Home News Lockheed Martin Chosen by NASA to Construct Nuclear Rocket for Future Mars Missions

Lockheed Martin Chosen by NASA to Construct Nuclear Rocket for Future Mars Missions

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Nuclear Thermal Propulsion (NTP)

NASA, in conjunction with DARPA, has selected aerospace and defense giant Lockheed Martin for the design and creation of a spacecraft outfitted with a nuclear thermal rocket engine. The decision, unveiled in January, is part of an ambitious program known as the Demonstration Rocket for Agile Cislunar Operations (DRACO), wherein BWX Technologies will supply the reactor and fuel. The goal is to display the technology by 2027, potentially paving the way for Mars expeditions.

Nuclear thermal propulsion (NTP) possesses several benefits compared to traditional chemically propelled rockets. Primarily, it’s two to five times more efficient, enabling vessels to achieve higher speeds, cover longer distances, and maneuver more deftly. Additionally, its lower propellant requirements free up space for storing vital scientific gear and other crucial items. This, along with the greater contingency options for emergency situations due to the ability to alter the spacecraft’s trajectory more easily, makes NTP a potentially ideal mode of travel to Mars.

“Nuclear thermal propulsion systems, with their enhanced power and efficiency, can facilitate quicker transit times between destinations,” commented Kirk Shireman, VP of Lunar Exploration Campaigns at Lockheed Martin. “For human missions to Mars, minimizing transit time is crucial to reduce the crew’s exposure to radiation.”

The NTP system will rely on a nuclear reactor to swiftly heat hydrogen propellant to extremely high temperatures. The gas, subsequently funneled through the engine’s nozzle, produces the vessel’s thrust. BWX explained today, “This NTP system is designed for high safety and reliability, utilizing High Assay Low Enriched Uranium (HALEU) fuel to rapidly heat a cryogenic gas like liquid hydrogen. As the gas is heated and expands, it creates thrust, making the spacecraft move more efficiently than typical chemical combustion engines.”

In order to alleviate concerns about radioactive leaks impacting Earth’s atmosphere, NASA and DARPA plan to activate the reactor only once the spacecraft has achieved a “nuclear safe orbit,” where potential accidents would happen beyond the zone that could harm Earth. The agencies aim to demonstrate a nuclear spacecraft by 2027, which will be launched from a conventional rocket until it reaches a suitable location above low earth orbit.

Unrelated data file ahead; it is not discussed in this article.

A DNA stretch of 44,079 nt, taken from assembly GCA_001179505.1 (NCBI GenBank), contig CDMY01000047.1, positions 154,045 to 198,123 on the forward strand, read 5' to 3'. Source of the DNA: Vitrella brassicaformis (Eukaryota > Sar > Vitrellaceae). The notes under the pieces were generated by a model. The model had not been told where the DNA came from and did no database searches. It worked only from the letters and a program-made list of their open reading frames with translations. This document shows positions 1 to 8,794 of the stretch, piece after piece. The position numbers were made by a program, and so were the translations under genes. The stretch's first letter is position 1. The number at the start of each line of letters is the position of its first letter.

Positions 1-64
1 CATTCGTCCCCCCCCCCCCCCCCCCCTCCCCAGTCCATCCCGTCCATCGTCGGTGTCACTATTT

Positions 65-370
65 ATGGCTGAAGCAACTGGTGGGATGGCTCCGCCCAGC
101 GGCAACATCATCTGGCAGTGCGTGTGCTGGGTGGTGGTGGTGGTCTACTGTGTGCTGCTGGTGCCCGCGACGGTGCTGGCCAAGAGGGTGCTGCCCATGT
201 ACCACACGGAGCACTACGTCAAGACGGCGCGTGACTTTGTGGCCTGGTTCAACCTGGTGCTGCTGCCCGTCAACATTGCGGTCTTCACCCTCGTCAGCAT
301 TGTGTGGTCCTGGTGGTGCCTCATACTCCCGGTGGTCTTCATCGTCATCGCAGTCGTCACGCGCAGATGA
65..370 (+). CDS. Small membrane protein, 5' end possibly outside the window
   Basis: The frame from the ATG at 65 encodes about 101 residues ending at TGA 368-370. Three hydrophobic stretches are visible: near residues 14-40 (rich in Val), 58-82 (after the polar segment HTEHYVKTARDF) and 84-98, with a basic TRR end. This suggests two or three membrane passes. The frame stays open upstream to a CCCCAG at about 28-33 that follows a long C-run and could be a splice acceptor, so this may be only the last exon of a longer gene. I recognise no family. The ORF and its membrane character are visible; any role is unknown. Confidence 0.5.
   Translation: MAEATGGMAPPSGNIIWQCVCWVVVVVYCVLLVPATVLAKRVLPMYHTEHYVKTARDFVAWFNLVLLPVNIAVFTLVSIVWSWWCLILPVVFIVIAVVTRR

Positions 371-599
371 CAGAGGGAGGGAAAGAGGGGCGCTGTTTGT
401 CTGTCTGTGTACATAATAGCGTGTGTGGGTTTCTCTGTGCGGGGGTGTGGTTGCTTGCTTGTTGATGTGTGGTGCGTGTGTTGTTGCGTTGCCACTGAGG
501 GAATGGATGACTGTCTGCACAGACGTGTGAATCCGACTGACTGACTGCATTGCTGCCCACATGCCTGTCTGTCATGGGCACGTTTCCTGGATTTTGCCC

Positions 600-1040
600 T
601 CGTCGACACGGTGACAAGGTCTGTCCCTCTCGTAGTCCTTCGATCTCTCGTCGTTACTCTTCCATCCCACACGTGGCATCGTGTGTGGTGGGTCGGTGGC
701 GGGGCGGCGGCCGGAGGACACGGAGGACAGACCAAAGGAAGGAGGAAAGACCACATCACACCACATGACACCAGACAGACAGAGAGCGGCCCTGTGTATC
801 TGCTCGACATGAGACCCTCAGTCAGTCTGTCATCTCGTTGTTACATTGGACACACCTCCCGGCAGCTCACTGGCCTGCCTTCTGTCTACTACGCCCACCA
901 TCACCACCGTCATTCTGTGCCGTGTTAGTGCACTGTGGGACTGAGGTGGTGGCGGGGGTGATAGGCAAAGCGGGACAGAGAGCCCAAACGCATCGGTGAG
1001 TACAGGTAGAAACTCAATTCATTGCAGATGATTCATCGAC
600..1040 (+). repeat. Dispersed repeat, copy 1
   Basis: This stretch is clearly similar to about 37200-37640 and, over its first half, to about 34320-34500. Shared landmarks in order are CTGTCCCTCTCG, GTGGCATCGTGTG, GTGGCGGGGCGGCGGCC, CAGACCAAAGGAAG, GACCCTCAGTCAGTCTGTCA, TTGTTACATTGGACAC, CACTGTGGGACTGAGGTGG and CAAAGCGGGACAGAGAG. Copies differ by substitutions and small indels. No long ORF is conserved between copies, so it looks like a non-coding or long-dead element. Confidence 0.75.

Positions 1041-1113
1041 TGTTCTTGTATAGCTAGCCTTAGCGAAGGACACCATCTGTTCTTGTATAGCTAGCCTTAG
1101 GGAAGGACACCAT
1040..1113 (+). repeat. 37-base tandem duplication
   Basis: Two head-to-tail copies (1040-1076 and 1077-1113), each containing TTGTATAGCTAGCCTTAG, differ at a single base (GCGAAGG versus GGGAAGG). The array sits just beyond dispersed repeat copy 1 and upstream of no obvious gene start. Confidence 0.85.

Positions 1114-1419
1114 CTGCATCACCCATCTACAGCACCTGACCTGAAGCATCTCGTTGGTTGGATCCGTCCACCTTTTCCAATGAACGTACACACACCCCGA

Nuclear reactors are also anticipated to be crucial in powering future Martian settlements, with NASA already testing compact and portable versions of the technology as early as 2018.

Before NTP is employed for the inaugural human journey to Mars, it might be used for significantly shorter voyages. Nuclear-powered spacecraft could streamline the transportation of materials to the Moon. “A safe, reusable nuclear tug spacecraft would revolutionize cislunar operations,” noted Shireman. “Thanks to its speed, agility, and maneuverability, nuclear thermal propulsion has numerous potential applications in national security for cislunar space.”

Frequently Asked Questions (FAQs) about Nuclear Thermal Propulsion (NTP)

Who has been selected to build the nuclear rocket for future Mars missions?

NASA and DARPA have selected aerospace and defense company Lockheed Martin to build the spacecraft with a nuclear thermal rocket engine.

What is the goal of the Demonstration Rocket for Agile Cislunar Operations (DRACO) initiative?

The DRACO initiative aims to showcase nuclear thermal propulsion technology by 2027 with an eye toward future Mars missions.

What are the advantages of Nuclear Thermal Propulsion (NTP) over chemically propelled rockets?

NTP is two to five times more efficient, enabling ships to travel faster, farther and with greater agility. It requires less propellant, leaving more room on the spaceship for storing scientific equipment and other essentials, and provides more options for emergency scenarios.

What is the propulsion method used in the nuclear rocket?

The NTP system uses a nuclear reactor to heat hydrogen propellant rapidly to extremely high temperatures. The heated gas is funneled through the engine’s nozzle, creating the ship’s thrust.

How will the safety concerns regarding radioactive leaks be addressed?

NASA and DARPA plan not to power up the reactor until the ship has reached a “nuclear safe orbit,” where any accidents would occur outside the zone where it could affect Earth.

What are potential applications of the nuclear thermal propulsion before its use for Mars missions?

Before propelling the first humans to Mars, the NTP could find use on much shorter flights, such as making transporting material to the Moon more efficient.

More about Nuclear Thermal Propulsion (NTP)

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StarGazer101 July 27, 2023 - 5:12 pm

2027 can’t come fast enough, so excited to see the first nuclear rocket demonstration.

RocketJunkie July 27, 2023 - 5:16 pm

2-5 times more efficient than chemical rockets!! that’s just insane, can’t wait to see this in action.

MarsManiac July 27, 2023 - 7:35 pm

nuclear propulsion, fancy stuff there…wonder if we’ll actually see humans on Mars in our lifetime.

CosmoCarl July 28, 2023 - 2:00 am

Lockheed, NASA, DARPA and BWX…now that’s what i call a dream team. Mars isn’t ready for us!

AstroNerd July 28, 2023 - 3:49 am

If Lockheed can pull this off, it’s gonna be game changer for space exploration, period.

SkepticalSally July 28, 2023 - 5:32 am

Sounds risky to me. What if something goes wrong with the reactor? hope they got this figured out…


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